Hatcher v. Cassady

Filing 6

MEMORANDUM AND ORDER. (see order for details) IT IS HEREBY ORDERED that petitioner's application for writ of habeas corpus pursuant to 28 U.S.C. §2254 is DENIED and DISMISSED as TIME-BARRED. Rule 4 of the Rules Governing §2254 Proceedings. IT IS FURTHER ORDERED that the Court will not issue a certificate of appealability. 28 U.S.C. §2253. Signed by District Judge E. Richard Webber on 06/18/2014. (CBL)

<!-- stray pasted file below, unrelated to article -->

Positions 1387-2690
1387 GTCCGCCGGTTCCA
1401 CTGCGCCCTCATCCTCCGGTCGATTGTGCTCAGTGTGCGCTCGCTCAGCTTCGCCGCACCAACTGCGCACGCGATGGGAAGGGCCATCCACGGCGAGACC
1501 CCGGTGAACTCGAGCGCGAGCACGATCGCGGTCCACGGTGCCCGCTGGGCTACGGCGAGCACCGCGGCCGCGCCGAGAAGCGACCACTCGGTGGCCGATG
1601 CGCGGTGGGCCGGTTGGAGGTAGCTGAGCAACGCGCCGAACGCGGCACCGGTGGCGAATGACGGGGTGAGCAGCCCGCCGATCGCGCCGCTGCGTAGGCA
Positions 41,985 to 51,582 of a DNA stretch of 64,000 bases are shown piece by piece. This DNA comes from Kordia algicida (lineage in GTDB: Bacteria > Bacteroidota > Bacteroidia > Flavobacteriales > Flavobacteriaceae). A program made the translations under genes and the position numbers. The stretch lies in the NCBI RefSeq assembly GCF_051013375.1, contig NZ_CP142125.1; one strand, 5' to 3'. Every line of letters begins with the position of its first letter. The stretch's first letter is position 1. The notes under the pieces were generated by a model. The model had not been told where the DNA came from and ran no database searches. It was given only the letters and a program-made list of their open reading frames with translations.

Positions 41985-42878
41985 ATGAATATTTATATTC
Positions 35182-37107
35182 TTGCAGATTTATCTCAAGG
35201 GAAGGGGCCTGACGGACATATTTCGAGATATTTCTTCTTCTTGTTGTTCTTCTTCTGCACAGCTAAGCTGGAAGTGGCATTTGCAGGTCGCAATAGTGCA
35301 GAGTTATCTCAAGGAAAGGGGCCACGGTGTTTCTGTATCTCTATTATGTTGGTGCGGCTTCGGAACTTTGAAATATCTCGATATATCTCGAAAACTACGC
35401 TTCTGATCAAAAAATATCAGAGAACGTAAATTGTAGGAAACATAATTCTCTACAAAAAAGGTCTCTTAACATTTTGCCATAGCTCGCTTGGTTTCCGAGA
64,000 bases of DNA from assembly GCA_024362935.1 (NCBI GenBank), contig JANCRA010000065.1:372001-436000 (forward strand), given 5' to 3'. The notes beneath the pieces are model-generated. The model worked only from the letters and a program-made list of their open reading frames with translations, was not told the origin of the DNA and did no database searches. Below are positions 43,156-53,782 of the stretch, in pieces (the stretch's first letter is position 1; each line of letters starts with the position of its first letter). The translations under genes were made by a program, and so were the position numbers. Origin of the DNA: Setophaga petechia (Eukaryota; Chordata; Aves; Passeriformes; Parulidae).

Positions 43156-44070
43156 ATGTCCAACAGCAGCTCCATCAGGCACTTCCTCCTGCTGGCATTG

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UNITED STATES DISTRICT COURT EASTERN DISTRICT OF MISSOURI EASTERN DIVISION MARLOS ROSANDIO HATCHER Petitioner, v. JAY CASSADY, Respondent. ) ) ) ) ) ) ) ) ) No. 4:14CV812 ERW MEMORANDUM AND ORDER This matter is before the Court on petitioner=s response to the Court’s May 14, 2014 Order to Show Cause why his application for writ of habeas corpus should not be dismissed as time-barred. Having carefully reviewed petitioner=s response, the Court concludes that his arguments are without merit and that the instant action is time-barred under 28 U.S.C. ' 2244. Background Petitioner pled guilty in the City of St. Louis, on April 28, 2009, to armed criminal action, robbery in the first degree and assault in the first degree. See State v. Hatcher, Case No. 0822-CR05124-01. On that same date, the trial court sentenced petitioner to three terms of eighteen (18) years imprisonment and three terms of ten (10) years, to run concurrently. Petitioner filed for post-conviction relief pursuant to Missouri Supreme Court Rule 24.035 on September 10, 2009. See Hatcher v. State, Case No. 0922-CC09099. According to Missouri.Case.Net, petitioner filed a voluntary dismissal of his post-conviction proceedings on March 8, 2010.1 1 Petitioner claims that his post-conviction motion, filed by appointed counsel, was “dismissed by both parties.” Petitioner, acting pro se, moved to reopen his post-conviction relief action on December 14, 2012. His motion was denied on January 7, 2013.2 Petitioner filed a second motion to reopen his post-conviction proceedings on September 30, 2013, based on “abandonment of counsel.” Petitioner’s motion was again denied on March 6, 2014. According to Missouri.Case.Net,3 the order of the court stated: Movant has filed a second motion seeking to reopen the original Rule 24.035 proceeding based on a claim that he was abandoned by post-conviction counsel. This Court has already ruled that movant was not abandoned. Movant filed a voluntary dismissal of his motion on March 8, 2010. This dismissal that movant signed, stated that he had discussed his case with his attorney; he understood that he could not file another motion pursuant to Rule 24.035, and he understood that he was giving up state remedies with regard to all issues that could be raised under Rule 24.035. Therefore, the Court orders, adjudges and decrees that movant’s motion in this cause is denied. The order was signed by the Honorable Judge Margaret Neill. Petitioner did not appeal the court’s denial of his motion to reopen his post-conviction relief motion. Instead, petitioner placed the instant application for writ of habeas corpus in the prison mail system on April 23, 2014. Discussion Under 28 U.S.C. ' 2244(d): (1) A 1-year period of limitation shall apply to an application for a writ of habeas corpus by a person in custody pursuant to the judgment of a State court. The limitation period shall run from the latest of-(A) the date on which the judgment became final by the conclusion of direct review or the expiration of the time for seeking such review; ... (2) The time during which a properly filed application for State post-conviction or other collateral review with respect to the pertinent 2 Petitioner claims that he did not appeal the denial of his motion to reopen his motion for post-conviction relief because he was “late” in attempting to file a notice of appeal. 3 See https://www.courts.mo.gov/casenet/cases/searchDockets.do. 2 judgment or claim is pending shall not be counted toward any period of limitation under this subsection. In Missouri, a prisoner has ten (10) days to file a notice of appeal from the date the criminal judgment is rendered. See Mo.Ct.R.30.01(a); Mo.Ct.R.81.04(a). As a result, the statute of limitations began to run on May 8, 2009. See 28 U.S.C. ' 2244(d)(1)(A). Petitioner did not file his motion for post-conviction relief until September 10, 2009. Although this date fell within 180-days of his conviction, as required under Missouri Supreme Court Rule 24.035 for the filing of post-conviction motions in Missouri, the 124-days between May 9, 2009, and September 10, 2009, must be counted towards the statute of limitations. See, e.g., Painter v. Iowa, 247 F.3d 1255, 1256 (8th Cir. 2001) (state proceedings are not pending between the end of direct review and the date an application for state post-conviction proceedings is filed); Curtiss v. Mount Pleasant Corr., Facility, 228 F.3d 851, 854 (8th Cir. 2003) (same); Boston v. Weber, 525 F.3d 622, 625 (8th Cir. 2008) (same). The Court notes that petitioner voluntarily dismissed his motion for post-conviction relief on March 8, 2010. Ordinarily, a judgment denying a post-conviction relief motion does not become “final” until 30-days after its entry, unless an authorized post-trial motion is timely filed. See Mo.R.Civ.P. 81.05. And a petitioner is afforded 10-days additional tolling after the dismissal of his post-conviction relief motion becomes “final” in order to file a notice of appeal. See Mo.R.Civ.P.81.04. However, a voluntary dismissal is not a “final” judgment under Missouri law, as no appeal may be taken from this judgment. See, e.g., City of Independence v. Bob McLaughlin Const. Co., 595 S.W.2d 790 (Mo.Ct.App. 1980); see also, Mo.Sup.Ct.R.81.01 (stating the right of appeal shall be “as provided by law”); Mo.Rev.Stat. § 512.020 (listing the types of orders which may be appealed). Therefore, petitioner does not receive the benefit of the 40-day tolling period 3 in this case. Accordingly, his time period starts on the date he voluntarily dismissed his motion for post-conviction relief – March 8, 2010.4 Petitioner did not file his habeas petition in this Court until the date he placed it in the prison mailing system at Jefferson City Correctional Center (“JCCC”) on April 23, 2014. By that time, 4 years, 1 month and 15 days had passed (1,507-days). Adding the prior 124-days to the 1,507 days makes the total time passed since petitioner’s conviction 1,630-days, or approximately 4 years, 5 months and 21 days. Obviously this is much more than the 365-days that petitioner is allotted under the statute. Petitioner makes a blanket assertion that he is entitled to equitable tolling of the statute of limitations. While equitable tolling may salvage an untimely petition, it is “an exceedingly narrow window of relief.” Jihad v. Hvass, 267 F.3d 803, 805-806 (8th Cir.2001). Petitioner’s sole argument for relief is “abandonment of post-conviction counsel.” As noted above, he has already made this argument to the Missouri Court of Appeals and that Court found it lacking. Moreover, petitioner failed to appeal either of the denials of his motions to reopen his post-conviction relief proceedings in the Missouri Court of Appeals. Thus, the record appears to belie petitioner’s assertions that his post-conviction counsel misrepresented the law or somehow abandoned his appeal. Moreover, the Eighth Circuit Court of Appeals has repeatedly held that faulty legal assistance alone does not warrant equitable tolling. See Beery v. Ault, 312 F.3d 948, 951 (8th Cir.2002) (“[i]neffective assistance of counsel generally does not warrant equitable tolling"); Sellers v. Burt, 168 Fed.Appx. 132, 133 (8th Cir. 2006) (unpublished opinion) (rejecting petitioner's argument that the statute of limitations should be tolled "because his state 4 The filing of a motion for rehearing on denial of state post-conviction relief does not toll the limitations period, either during the statutory period for filing such motion or until the motion is denied, unless the court allows a petition for rehearing. See, e.g., Jones v. Hulick, 449 F.3d 784 (7th Cir. 2006). 4 post-conviction attorney failed to communicate with him and did not send his case file"); Greene v. Washington, 14 Fed.Appx. 736, 737 (8th Cir.2001) (rejecting equitable tolling argument based on alleged mistake by post-conviction attorney) (unpublished opinion). Petitioner asserts that it was not attorney error that led to his untimely petition, but rather attorney misconduct. Therefore, he asserts, he should be entitled to equitable tolling. See U.S. v. Martin, 408 F.3d 1089, 1093-94 (8th Cir. 2005). The record in this case belies petitioner’s assertions. Petitioner has attached to his response brief the copy of his voluntary dismissal he filed in the state proceedings of his post-conviction relief motion. His motion to voluntarily dismiss his Rule 24.035 motion for post-conviction relief states: 1. Movant has discussed his case with undersigned counsel; 2. Movant’s amended motion is not yet due to be filed; 3. Movant does not wish to proceed with his Rule 24.035 motion; 4. Movant understands that counsel, will, if requested, prepare his amended motion. Counsel would prepare his case for evidentiary hearing and if his Rule 24.035 motion is denied, counsel would appeal that decision to the Missouri Court of Appeals. 5. Movant also understands that this voluntary dismissal is with prejudice, which means that he cannot file another Rule 24.035 motion on the criminal case at issue. 6. Movant also understands that his voluntary dismissal of this motion means that he is intentionally giving up State remedies with respect to all issues that can be raised under Rule 24.035. 7. Movant further understands that by giving up his State remedies pursuant to Rule 24.035, he is prevented from raising those issues in a petition for Writ of Habeas Corpus under 28 U.S.C. Section 2254. Wherefore, Movant voluntarily dismisses his Supreme Court Rule 24.035 motion with prejudice. As the state court noted, petitioner’s desires were clear in the filing of his voluntary dismissal, and it was similarly clear that he had not been abandoned by counsel. Despite the clear intent of the aforementioned, petitioner argues, in a wholly conclusory fashion, that he believes his 5 counsel acted in an unethical fashion when she “persuaded” petitioner to file the voluntary dismissal after she missed the filing deadline for filing his post-conviction relief motion. Without any evidentiary support whatsoever, petitioner asserts that because his post-conviction counsel filed an extension of time to file the amended motion for post-conviction relief, she must have had some grounds to argue on his behalf in an amended motion. Thus, according to petitioner’s line of reasoning, this is some evidence that she abandoned him by not filing an amended motion for post-conviction relief. Accordingly, her later assertions to him that there were no grounds to support his post-conviction motion were merely a farce – or truly attorney misconduct – such that she had to persuade him to sign a false voluntary dismissal of his post-conviction proceedings in order to “cover up” her own abandonment and ineffectiveness of counsel. Petitioner’s disjointed reasoning is simply implausible given his own statements in his voluntary dismissal before the state court that he had “discussed the case” with his counsel and “did not wish to proceed” with his motion for post-conviction relief. Thus, this Court cannot find petitioner’s implausible notions enough to warrant the rare and extraordinary circumstances necessary for equitable tolling. As such, his petition for habeas corpus must be dismissed as time-barred. Accordingly, IT IS HEREBY ORDERED that petitioner=s application for writ of habeas corpus pursuant to 28 U.S.C. ' 2254 is DENIED and DISMISSED as TIME-BARRED. Rule 4 of the Rules Governing ' 2254 Proceedings. 6 IT IS FURTHER ORDERED that the Court will not issue a certificate of appealability. 28 U.S.C. ' 2253. Dated this 18th day of June, 2014. E. RICHARD WEBBER SENIOR UNITED STATES DISTRICT JUDGE 7